I used to feel that I had to do my own taxes. The first few tax seasons after college, I spent hours reading those big tax preparation guides. My eyes would always glaze over: standard deductions, alternative minimum tax, interest from savings versus investments. Figuring out these terms, and then figuring out the appropriate numbers for these terms always put me in an agitated state.

Jenn and I decided to get an accountant the first year after we moved into our house (1997). We didn't want to mess up our mortgage deductions. We went to Marie on a referral, and we've been with her ever since. And even though we've become more comfortable figuring out our own deductions, we're even more comfortable having her prepare the papers.

The crux of the matter is the the time value of money (or in this case, the money value of time). I guess I could buy tax preparation software, fire it up, enter the numbers, double check the figures, and then print out the forms (or file it electronically), but how many hours is that? How many moments will I have second-guessing myself? And isn't Project Greenlight on television tonight?

The amount of time I spent thinking about my taxes this year is about an hour. Certainly not more than an hour. Most of it was spent collecting stray tax papers (we get more organized about it every year) and tallying up checks we've made to charities.

On the eve of the nation's filing date, taxes are the furthest thing from my mind (except, of course, for this BLOG entry). Our forms were sent almost a month ago. I'm grateful for Marie, and that I can afford her fees. It's totally worth it. Thanks, Marie!

Wednesday, April 13, 2005

One Week Into My New Year

This day last week was my birthday. Thirty-seven. Thirty-seven!

Sunday, April 3, 2005

Requiescat in Pace

Pope John Paul II has been referred to as a 'politician' in some of the broadcasts that I watched over the weekend. I disagree completely. The Pope is unlike any politician the world has ever known. Pope John Paul II has never wavered from the principles of his platform, a life-based platform that causes many American Catholics to treat Catholicism as a buffet: only take the parts you like.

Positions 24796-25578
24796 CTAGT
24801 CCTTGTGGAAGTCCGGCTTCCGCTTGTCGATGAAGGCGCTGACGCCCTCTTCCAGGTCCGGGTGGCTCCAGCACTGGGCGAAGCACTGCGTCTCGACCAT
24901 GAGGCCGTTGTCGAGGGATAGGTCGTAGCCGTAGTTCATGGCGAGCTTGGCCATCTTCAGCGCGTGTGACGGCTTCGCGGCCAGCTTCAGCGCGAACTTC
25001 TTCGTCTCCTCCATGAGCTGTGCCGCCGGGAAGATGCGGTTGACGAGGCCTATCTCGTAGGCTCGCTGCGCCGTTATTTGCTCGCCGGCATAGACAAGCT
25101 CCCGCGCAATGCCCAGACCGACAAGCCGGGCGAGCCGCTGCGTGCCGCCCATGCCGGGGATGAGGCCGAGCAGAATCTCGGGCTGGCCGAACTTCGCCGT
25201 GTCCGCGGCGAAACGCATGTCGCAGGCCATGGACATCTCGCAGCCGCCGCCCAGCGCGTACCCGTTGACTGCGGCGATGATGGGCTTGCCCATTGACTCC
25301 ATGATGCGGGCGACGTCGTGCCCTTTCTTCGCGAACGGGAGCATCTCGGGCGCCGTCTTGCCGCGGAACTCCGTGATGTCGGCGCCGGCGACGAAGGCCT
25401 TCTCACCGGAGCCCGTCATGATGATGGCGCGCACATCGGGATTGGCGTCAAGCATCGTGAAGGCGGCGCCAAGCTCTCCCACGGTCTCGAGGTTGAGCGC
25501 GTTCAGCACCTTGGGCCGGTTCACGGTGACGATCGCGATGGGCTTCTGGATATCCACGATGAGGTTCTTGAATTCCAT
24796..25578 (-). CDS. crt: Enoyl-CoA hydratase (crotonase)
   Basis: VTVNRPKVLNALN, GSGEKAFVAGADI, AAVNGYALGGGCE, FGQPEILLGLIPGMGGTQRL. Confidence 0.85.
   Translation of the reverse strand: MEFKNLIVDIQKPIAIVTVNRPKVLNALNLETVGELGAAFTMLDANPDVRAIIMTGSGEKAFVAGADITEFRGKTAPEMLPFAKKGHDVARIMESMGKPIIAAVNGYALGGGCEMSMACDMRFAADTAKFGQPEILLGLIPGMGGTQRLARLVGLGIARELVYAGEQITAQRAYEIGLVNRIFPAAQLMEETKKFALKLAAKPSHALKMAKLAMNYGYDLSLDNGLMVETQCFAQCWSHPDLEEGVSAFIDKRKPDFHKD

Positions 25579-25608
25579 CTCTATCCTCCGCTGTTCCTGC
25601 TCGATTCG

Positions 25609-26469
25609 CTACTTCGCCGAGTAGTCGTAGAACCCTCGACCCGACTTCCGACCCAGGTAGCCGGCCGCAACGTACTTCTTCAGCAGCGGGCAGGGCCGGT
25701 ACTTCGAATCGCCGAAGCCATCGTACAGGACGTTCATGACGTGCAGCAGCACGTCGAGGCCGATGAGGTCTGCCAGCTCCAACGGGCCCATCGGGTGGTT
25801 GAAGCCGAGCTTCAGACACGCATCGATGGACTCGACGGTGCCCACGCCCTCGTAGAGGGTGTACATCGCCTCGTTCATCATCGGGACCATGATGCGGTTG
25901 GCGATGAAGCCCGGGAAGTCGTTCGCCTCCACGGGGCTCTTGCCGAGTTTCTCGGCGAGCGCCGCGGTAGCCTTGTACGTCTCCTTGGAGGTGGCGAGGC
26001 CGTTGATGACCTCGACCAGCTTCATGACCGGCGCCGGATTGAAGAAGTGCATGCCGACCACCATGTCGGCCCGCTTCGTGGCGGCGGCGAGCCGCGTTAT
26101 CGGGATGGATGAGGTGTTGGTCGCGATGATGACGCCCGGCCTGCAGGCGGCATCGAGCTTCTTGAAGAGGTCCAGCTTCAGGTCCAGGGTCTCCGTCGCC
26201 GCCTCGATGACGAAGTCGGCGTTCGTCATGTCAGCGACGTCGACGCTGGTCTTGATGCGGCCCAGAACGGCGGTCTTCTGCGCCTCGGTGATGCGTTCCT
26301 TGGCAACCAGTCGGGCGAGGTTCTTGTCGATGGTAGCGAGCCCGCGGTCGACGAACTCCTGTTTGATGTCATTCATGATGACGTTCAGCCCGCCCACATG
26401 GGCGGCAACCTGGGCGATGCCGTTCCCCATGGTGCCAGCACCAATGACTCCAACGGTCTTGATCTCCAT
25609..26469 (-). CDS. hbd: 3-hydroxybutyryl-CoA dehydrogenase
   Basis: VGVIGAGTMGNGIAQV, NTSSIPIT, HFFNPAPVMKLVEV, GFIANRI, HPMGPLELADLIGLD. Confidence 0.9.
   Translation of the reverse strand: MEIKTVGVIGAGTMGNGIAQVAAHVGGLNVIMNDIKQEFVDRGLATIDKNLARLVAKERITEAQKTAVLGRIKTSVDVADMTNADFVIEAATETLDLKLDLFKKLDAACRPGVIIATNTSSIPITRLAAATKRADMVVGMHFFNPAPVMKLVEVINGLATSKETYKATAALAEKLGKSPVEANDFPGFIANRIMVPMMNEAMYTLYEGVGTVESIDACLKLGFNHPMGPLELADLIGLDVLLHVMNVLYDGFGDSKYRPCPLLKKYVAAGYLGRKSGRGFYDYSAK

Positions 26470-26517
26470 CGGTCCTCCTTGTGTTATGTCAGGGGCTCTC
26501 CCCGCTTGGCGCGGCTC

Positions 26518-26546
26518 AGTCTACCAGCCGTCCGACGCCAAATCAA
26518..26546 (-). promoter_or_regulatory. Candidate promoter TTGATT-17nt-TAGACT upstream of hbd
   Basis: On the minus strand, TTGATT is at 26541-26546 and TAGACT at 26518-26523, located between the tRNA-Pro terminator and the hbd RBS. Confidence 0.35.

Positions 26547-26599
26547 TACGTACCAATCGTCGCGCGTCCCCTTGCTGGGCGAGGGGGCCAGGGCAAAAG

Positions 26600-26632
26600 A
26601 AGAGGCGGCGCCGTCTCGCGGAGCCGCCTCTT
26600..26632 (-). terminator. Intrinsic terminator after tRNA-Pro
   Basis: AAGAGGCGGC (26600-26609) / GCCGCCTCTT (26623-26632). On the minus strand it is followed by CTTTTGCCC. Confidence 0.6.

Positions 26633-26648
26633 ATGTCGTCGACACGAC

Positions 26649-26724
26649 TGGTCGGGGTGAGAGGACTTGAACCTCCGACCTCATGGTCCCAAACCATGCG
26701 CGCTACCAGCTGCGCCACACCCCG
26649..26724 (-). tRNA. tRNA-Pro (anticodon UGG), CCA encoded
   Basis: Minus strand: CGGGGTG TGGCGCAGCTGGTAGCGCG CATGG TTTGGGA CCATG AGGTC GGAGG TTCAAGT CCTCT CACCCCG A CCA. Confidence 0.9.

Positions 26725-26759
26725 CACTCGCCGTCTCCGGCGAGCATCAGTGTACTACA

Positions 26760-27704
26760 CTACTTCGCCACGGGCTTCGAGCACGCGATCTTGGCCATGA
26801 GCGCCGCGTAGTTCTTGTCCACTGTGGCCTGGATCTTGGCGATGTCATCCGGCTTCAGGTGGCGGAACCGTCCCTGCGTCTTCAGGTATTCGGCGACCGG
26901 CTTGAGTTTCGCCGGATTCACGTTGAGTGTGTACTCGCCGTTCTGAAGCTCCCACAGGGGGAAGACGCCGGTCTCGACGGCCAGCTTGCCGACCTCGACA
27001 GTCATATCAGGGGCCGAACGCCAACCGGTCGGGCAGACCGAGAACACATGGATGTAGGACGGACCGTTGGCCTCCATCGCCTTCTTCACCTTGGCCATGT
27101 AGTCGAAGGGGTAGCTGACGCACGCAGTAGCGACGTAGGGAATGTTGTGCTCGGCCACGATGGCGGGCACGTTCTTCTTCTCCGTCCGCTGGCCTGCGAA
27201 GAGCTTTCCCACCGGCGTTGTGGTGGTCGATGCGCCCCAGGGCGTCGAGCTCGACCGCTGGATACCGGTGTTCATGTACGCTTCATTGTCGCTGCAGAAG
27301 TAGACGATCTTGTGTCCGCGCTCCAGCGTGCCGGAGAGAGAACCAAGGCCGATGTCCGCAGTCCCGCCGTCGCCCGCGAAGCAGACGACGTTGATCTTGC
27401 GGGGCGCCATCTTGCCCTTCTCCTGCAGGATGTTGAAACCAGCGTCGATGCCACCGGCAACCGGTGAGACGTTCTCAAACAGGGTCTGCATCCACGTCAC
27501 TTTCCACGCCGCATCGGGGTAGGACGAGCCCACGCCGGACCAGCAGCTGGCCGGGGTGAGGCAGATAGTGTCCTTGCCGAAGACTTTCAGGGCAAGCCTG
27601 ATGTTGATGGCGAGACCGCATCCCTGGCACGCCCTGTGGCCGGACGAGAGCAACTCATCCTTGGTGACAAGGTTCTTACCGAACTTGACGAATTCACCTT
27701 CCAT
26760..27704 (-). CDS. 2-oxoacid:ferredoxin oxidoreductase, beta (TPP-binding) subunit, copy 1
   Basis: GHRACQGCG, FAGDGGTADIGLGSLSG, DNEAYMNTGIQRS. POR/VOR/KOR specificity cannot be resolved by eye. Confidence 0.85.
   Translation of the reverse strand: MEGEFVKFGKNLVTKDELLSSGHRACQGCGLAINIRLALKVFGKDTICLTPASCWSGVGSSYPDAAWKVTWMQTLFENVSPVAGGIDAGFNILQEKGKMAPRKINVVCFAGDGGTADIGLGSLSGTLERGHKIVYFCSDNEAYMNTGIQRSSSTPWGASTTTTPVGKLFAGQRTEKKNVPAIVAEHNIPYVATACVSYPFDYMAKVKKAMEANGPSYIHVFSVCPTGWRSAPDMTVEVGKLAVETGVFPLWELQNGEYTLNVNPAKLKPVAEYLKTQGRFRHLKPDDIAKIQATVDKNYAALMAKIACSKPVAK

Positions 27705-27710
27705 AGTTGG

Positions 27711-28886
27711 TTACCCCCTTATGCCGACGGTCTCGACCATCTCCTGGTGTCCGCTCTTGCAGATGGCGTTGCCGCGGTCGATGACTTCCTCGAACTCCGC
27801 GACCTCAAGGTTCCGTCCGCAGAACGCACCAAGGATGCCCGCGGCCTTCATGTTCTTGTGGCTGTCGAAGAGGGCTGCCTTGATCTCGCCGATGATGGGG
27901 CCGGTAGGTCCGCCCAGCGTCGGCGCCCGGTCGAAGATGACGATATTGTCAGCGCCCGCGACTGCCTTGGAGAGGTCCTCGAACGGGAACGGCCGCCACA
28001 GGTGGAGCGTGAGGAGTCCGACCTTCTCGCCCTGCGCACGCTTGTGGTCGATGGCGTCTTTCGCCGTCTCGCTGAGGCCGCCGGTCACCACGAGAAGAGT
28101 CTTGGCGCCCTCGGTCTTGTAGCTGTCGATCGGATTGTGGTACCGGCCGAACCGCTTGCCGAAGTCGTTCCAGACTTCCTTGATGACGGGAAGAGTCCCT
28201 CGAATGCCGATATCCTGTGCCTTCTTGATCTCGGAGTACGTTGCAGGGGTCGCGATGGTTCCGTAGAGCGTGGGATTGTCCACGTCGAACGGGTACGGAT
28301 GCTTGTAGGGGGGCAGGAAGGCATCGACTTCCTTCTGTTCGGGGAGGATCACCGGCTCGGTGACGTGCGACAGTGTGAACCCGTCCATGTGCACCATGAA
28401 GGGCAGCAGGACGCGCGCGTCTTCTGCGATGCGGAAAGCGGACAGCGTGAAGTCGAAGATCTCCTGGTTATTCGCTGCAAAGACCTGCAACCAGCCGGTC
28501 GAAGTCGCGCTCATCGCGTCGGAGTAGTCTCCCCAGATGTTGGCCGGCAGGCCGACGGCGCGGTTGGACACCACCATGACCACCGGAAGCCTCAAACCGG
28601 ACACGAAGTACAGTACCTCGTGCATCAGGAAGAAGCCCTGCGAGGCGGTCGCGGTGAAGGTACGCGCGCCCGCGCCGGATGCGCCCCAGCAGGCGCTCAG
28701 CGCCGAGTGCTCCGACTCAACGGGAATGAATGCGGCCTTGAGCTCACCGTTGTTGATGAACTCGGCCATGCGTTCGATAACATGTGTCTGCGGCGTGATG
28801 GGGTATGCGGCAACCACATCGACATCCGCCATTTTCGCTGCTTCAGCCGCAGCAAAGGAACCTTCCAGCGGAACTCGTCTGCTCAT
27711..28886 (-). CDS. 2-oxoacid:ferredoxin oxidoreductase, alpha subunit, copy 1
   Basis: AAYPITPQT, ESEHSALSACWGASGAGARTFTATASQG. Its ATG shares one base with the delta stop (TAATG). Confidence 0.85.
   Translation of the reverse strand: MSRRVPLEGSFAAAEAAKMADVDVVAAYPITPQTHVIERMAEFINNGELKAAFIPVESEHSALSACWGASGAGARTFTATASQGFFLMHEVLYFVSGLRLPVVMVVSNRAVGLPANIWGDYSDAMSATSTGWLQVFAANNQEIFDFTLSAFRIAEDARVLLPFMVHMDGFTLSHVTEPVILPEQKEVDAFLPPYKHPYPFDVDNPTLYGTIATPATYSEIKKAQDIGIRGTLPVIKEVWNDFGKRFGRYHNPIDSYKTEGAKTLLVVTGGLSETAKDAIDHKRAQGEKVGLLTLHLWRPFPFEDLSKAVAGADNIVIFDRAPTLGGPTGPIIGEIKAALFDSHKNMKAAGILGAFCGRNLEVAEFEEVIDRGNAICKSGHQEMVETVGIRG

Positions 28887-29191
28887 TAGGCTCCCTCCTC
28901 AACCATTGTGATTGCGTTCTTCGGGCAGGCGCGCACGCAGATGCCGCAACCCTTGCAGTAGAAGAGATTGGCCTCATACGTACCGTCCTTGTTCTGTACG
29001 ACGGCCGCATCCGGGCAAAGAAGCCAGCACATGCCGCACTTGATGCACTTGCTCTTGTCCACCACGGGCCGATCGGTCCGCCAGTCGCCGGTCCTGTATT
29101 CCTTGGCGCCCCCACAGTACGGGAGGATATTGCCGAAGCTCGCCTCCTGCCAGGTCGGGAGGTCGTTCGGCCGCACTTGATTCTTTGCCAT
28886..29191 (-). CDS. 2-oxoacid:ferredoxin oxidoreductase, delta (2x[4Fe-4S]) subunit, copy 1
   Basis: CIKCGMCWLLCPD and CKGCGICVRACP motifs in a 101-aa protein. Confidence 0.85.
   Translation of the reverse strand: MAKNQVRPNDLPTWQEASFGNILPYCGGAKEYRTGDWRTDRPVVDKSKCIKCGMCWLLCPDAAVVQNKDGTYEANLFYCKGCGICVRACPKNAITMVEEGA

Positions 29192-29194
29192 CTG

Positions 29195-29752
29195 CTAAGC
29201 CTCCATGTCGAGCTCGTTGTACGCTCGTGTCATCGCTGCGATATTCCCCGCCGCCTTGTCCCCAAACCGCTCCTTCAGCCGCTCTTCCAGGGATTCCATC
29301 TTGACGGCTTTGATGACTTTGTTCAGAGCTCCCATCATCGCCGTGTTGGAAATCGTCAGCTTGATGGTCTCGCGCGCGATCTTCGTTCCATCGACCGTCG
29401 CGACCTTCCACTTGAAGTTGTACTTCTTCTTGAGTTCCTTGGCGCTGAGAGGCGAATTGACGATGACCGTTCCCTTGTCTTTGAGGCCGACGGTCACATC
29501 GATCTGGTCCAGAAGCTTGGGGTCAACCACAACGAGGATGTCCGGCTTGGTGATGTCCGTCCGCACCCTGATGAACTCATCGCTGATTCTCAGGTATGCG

I recognize in myself the way that I have casually treated my faith. When I started college, I drifted away from accepted church teachings. After a childhood of regular mass attendance, I attended church irregularly in college. I didn't see anything fundamentally wrong with birth control, premarital sex, a woman's right to choose, married priests, swearing, or same-sex marriage. I returned to regular mass attendance after getting married (1995) but since my church closed last Fall, my attendance has gone way down. I don't know whether my absence is more political protest or whether I was just "tired of the message."

The Pope of the Catholic Church since I was ten years old has never wavered from this message, the "Good News" of Jesus Christ, the message of life. His steadfastness comforted me. I reach for my faith because it is the only thing that I have ever known to "believe." I was raised a Catholic and I continue to declare myself a Catholic. I may be skeptical about my faith. I may be critical about my faith. I may be sullen about my faith. But I don't deny my faith.

This weekend begins a mourning period the world over. There are complex and well described rituals that must be followed in the coming days to handle the pope's funeral, the mourning, and, inevitably, the selection of a new pope. As a critical and curious Catholic, the rituals remind me of the man-made 'construction' of my faith. But the rituals will also allow me and the rest of the world to celebrate the life of a man who believed in Jesus Christ's message completely and utterly.